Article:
- Disappointment: Disappointment is another common emotion in recovery. You may feel disappointed that you can no longer use substances, but you may also feel disappointment when reflecting on the past. Past actions and behaviors can create feelings of disappointment in a sober mind.
- Loneliness: In addition to losing your substance of choice, you also lose relationships with substance-abusing peers. While this step is necessary for recovery, it can still leave you feeling lonely. Loneliness can be a driving force for the development of substance abuse and it can be a powerful emotion in recovery. It is important to develop healthy relationships while in recovery from addiction. /li>
- Guilt: Much like disappointment, guilt can be a difficult emotion to cope with in recovery. Reflecting back on past choices, actions, and behaviors can cause intense feelings of guilt. When your mind begins to clear, you may start to feel more guilt about how substances made you interact with others.
- Resentment: Even if you know treatment is the right course of action, resentment can still be a powerful feeling, especially in early recovery. This is particularly true for those who were placed into treatment involuntarily. It can take some time before a person comes to terms with feelings of resentment, but it is a normal response to a life-changing action taking place.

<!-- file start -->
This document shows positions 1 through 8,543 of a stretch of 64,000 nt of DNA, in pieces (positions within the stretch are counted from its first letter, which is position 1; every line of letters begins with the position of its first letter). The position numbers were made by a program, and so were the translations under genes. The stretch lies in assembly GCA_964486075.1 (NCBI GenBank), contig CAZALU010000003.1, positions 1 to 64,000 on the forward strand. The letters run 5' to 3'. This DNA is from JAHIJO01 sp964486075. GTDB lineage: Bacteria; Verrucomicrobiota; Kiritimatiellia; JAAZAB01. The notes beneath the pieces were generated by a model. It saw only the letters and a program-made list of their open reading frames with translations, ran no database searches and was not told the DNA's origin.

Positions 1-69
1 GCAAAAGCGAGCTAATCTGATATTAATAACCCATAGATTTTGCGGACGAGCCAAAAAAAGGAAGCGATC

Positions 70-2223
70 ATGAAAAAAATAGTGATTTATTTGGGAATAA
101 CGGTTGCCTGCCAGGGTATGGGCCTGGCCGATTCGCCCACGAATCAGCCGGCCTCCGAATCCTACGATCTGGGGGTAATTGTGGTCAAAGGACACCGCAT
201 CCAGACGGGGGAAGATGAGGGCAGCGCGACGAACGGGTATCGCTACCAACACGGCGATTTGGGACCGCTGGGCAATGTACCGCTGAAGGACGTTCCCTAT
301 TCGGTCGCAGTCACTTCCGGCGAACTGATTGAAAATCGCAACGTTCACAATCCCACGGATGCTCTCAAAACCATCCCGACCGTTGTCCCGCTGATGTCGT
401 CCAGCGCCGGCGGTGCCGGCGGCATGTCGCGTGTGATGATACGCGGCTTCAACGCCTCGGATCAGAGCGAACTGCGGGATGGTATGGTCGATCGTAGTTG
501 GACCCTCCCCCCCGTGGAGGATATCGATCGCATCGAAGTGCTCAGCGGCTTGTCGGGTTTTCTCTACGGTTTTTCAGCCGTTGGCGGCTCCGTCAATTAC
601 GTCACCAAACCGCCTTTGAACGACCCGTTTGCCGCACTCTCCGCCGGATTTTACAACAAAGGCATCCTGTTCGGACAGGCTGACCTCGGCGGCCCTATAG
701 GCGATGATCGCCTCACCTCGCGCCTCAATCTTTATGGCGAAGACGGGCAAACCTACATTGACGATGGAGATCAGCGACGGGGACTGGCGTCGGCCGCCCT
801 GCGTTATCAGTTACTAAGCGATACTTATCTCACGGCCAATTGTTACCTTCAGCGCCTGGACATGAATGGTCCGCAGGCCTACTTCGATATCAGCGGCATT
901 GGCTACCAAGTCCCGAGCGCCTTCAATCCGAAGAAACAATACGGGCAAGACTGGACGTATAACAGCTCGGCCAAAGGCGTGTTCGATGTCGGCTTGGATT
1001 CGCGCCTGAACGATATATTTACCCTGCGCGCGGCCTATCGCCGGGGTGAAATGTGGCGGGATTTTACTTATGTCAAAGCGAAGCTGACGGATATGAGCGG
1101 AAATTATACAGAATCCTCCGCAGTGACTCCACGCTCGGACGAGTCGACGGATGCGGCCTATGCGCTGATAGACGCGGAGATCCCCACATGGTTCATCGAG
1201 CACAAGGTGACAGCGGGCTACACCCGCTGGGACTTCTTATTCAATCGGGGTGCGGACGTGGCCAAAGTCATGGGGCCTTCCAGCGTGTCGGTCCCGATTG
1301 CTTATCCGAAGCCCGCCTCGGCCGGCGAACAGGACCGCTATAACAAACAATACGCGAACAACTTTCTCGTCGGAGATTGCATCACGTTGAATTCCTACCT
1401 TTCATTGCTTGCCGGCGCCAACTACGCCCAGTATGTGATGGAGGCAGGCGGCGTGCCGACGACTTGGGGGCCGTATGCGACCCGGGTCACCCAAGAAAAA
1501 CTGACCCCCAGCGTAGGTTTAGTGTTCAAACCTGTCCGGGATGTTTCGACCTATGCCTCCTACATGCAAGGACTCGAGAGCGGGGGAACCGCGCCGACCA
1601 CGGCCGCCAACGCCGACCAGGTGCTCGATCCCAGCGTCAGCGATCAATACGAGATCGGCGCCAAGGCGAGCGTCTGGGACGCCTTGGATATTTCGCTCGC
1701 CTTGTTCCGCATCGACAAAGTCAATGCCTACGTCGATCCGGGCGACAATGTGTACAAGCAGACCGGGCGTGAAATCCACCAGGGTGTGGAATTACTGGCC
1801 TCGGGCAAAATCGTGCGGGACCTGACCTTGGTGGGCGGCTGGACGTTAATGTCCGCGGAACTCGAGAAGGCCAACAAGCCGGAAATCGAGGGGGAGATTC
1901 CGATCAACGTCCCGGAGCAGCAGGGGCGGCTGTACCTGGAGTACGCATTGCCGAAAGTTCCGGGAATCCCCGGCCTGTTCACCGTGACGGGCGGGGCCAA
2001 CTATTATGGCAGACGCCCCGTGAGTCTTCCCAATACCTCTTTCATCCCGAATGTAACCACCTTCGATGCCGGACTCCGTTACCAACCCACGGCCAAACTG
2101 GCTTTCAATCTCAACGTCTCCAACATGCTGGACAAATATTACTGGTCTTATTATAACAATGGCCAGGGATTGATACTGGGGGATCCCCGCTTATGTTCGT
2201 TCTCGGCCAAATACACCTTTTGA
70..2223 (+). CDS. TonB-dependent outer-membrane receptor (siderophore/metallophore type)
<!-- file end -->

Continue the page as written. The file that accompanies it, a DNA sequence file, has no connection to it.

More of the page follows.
- Boredom: Boredom can be a risk factor for relapse. Many people find themselves with much more time on their hands without substance abuse to occupy their time. Boredom can cause a person to consider using drugs or alcohol again, making it a particularly problematic feeling in recovery. Scheduling and planning to fill as much time as possible can help minimize this risk.
Many in recovery will experience several of these emotions and states of mind to varying degrees. They can range in severity and make the recovery process more difficult. Without the aid of drugs or alcohol, those in recovery must now learn how to cope with difficult emotions in a productive way. Experiencing these feelings is normal, and finding ways to manage them in a healthy way is critical in preventing relapse.
Developing healthy coping mechanisms is vital to the recovery process. Treatment heavily focuses on finding healthy outlets early on to help establish positive behaviors and thought processes moving forward. But what happens after treatment? Giving in to negative emotions can be a risk for relapse, but finding ways to deal with these feelings in a healthy way can improve your quality of life and recovery experience. Whether your outlets be through creative expression, physical exercise, or spending time with people you love, engaging in a healthy way can improve recovery outcomes and enhance sobriety.
If you or someone you know is struggling with substance abuse or addiction, we are here to help. Give us a call at 888.855.6877 or send us a message below and one of our admissions counselors will do their best to get you the help you need.